Gothic intensity, psychological acuity and historical horror bleed into one another in a story of literary ambition entangled with fascism.
The Sometime Seminar discusses By Night in Chile (2000/English translation 2003), a novella by Roberto Bolaño.
Can a theoretical hodgepodge leaping enjoyably from sex to cybernetics to urban planning to the history of bathrooms answer the question “What the heck is everyday life, anyway?” And if not, is it okay to just put your feet up and enjoy the ride?
What’s everyday life, and what isn’t? What’s the critique of everyday life, and what is it good for? What’s unorthodox Marxism, and what’s just…sociology?
The Sometime Seminar discusses the first two volumes of The Critique of Everyday Life by Henri Lefebvre. (Vol. 3 will be discussed in the next episode.)
Dreamily plotless tales of journeys through fantastical lands? Amiably formulaic stories to tell in your London club over copious brandy? Get you an aristocratic dilettante who can do both.
The Sometime Seminar discusses the fantastical, and later not-so-fantastical, short fiction of Lord Dunsany, as collected in In the Land of Time and Other Fantasy Tales.
What happens if you sprinkle late-19th-century-British fairy dust all over 20th-century upstate New York? What do you call it when a multi-generational family saga and a sweeping fate-of-the-world fantasy novel collide with 70s-style quote-unquote postmodernism? How many layers of meta-narrative reflection are you on?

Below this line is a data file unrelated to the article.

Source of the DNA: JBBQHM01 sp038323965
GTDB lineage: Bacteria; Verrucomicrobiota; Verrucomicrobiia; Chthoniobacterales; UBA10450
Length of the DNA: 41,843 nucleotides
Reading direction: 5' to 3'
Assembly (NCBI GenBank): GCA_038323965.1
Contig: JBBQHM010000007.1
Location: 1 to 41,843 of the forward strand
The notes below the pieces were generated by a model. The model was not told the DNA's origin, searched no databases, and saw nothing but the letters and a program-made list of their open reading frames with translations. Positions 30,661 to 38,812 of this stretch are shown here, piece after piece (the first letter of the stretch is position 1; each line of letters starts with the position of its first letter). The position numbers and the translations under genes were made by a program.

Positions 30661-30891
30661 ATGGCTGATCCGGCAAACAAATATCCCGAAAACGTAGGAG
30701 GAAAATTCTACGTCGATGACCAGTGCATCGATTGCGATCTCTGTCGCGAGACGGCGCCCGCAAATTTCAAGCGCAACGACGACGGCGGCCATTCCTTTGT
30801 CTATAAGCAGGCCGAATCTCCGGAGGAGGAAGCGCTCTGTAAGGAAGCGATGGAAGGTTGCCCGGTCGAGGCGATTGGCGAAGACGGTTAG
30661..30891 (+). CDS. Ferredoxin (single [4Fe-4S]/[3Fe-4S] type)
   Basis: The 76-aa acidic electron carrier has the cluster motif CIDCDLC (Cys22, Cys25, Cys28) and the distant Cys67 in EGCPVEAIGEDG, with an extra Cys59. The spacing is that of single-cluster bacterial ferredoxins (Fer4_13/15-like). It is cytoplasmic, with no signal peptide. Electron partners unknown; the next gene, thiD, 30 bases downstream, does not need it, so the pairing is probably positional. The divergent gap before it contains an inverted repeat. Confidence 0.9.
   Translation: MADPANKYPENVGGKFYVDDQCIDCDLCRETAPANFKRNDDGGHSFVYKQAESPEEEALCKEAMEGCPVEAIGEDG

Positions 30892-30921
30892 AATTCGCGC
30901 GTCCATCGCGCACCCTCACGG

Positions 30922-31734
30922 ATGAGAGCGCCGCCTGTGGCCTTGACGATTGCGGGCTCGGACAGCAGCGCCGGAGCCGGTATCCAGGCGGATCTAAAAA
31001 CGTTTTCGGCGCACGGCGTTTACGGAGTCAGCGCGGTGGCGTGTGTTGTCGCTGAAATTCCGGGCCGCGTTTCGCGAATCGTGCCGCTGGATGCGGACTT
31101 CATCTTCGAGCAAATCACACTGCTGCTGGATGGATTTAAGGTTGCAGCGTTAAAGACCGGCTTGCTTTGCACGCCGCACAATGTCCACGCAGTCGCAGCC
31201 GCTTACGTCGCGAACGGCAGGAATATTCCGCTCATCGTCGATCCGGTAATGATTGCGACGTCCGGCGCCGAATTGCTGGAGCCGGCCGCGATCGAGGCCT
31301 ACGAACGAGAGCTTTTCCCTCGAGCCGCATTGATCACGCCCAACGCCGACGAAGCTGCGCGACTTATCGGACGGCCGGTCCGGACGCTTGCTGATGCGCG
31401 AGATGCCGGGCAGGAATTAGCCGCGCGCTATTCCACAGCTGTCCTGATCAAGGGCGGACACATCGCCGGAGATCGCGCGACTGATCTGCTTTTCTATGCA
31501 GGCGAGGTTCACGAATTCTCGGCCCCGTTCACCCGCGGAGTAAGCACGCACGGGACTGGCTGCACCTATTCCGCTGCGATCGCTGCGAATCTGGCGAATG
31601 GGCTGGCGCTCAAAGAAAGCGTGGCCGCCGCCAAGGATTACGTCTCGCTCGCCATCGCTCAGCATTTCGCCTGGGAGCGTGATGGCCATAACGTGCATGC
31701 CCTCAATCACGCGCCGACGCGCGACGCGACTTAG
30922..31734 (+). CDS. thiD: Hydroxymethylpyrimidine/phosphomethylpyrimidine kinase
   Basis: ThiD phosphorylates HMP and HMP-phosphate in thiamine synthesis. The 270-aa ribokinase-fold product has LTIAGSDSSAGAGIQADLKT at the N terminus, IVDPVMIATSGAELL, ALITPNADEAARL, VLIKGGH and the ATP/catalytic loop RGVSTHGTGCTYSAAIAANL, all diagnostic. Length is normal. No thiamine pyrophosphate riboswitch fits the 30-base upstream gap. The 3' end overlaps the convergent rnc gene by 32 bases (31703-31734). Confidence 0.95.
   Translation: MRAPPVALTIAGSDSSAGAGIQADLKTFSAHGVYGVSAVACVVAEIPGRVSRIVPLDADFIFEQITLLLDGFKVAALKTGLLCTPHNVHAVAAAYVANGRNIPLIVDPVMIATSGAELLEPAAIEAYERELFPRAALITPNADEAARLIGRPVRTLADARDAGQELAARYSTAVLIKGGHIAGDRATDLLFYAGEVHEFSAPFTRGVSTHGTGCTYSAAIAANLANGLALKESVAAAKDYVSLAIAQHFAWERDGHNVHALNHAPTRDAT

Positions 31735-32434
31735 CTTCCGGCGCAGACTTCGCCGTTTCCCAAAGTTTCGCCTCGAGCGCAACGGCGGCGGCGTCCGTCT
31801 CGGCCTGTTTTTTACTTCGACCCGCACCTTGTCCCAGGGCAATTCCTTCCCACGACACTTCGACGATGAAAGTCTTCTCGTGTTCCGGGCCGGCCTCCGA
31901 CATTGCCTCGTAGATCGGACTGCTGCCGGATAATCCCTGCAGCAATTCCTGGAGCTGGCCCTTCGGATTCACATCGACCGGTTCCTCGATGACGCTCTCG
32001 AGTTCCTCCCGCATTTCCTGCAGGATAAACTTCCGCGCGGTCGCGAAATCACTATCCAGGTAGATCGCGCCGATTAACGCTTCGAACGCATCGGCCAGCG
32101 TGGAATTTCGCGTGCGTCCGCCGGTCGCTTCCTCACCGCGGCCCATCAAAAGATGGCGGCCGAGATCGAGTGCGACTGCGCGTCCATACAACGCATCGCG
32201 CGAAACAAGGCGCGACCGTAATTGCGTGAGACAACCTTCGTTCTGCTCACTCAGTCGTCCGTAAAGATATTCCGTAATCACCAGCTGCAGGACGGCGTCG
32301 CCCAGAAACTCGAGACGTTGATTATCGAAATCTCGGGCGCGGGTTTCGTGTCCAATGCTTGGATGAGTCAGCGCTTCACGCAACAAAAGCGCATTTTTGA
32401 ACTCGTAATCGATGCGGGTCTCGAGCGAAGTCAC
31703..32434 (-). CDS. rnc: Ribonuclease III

The Sometime Seminar discusses Little, Big (1981) by John Crowley.
It’s a fine-tuned realist novel…about an author of extravagant romantic novels. It’s middlebrow fiction…but extremely good. It’s Elizabeth Taylor…but not that Elizabeth Taylor.
The Sometime Seminar discusses Angel (1957) by Elizabeth Taylor.
Plans go awry, digressions abound and hobbyhorses gallop in all directions as The Sometime Seminar discusses Laurence Sterne’s seriously unserious comic novel The Life and Opinions of Tristram Shandy, Gentleman (1759-1767).
Supplemental links: Sigurd Burckhardt, “Tristram Shandy’s Law of Gravity” (ELH, Mar. 1961); Viktor Shklovsky’s “The Novel as Parody: Sterne’s Tristram Shandy“ (from Theory of Prose)
How many digressions can you dangle from a road-novel quest plot? How many varieties of crank and con-artist can you fit in a Buick Special? How much hilarity can you wring from the masterfully rendered voice of an insufferable American blowhard? (A lot!)
The Sometime Seminar discusses The Dog of the South (1979) by Charles Portis.
How do we pick our topics? Where do we get all of our great ideas? If this podcast were a tree, what kind of tree would it be? We turn the critical lens on ourselves in a brief meta-discussion about what this is and why we do it. If this seems self-indulgent, give us a break…it’s our 100th episode! 🎉🎉🎉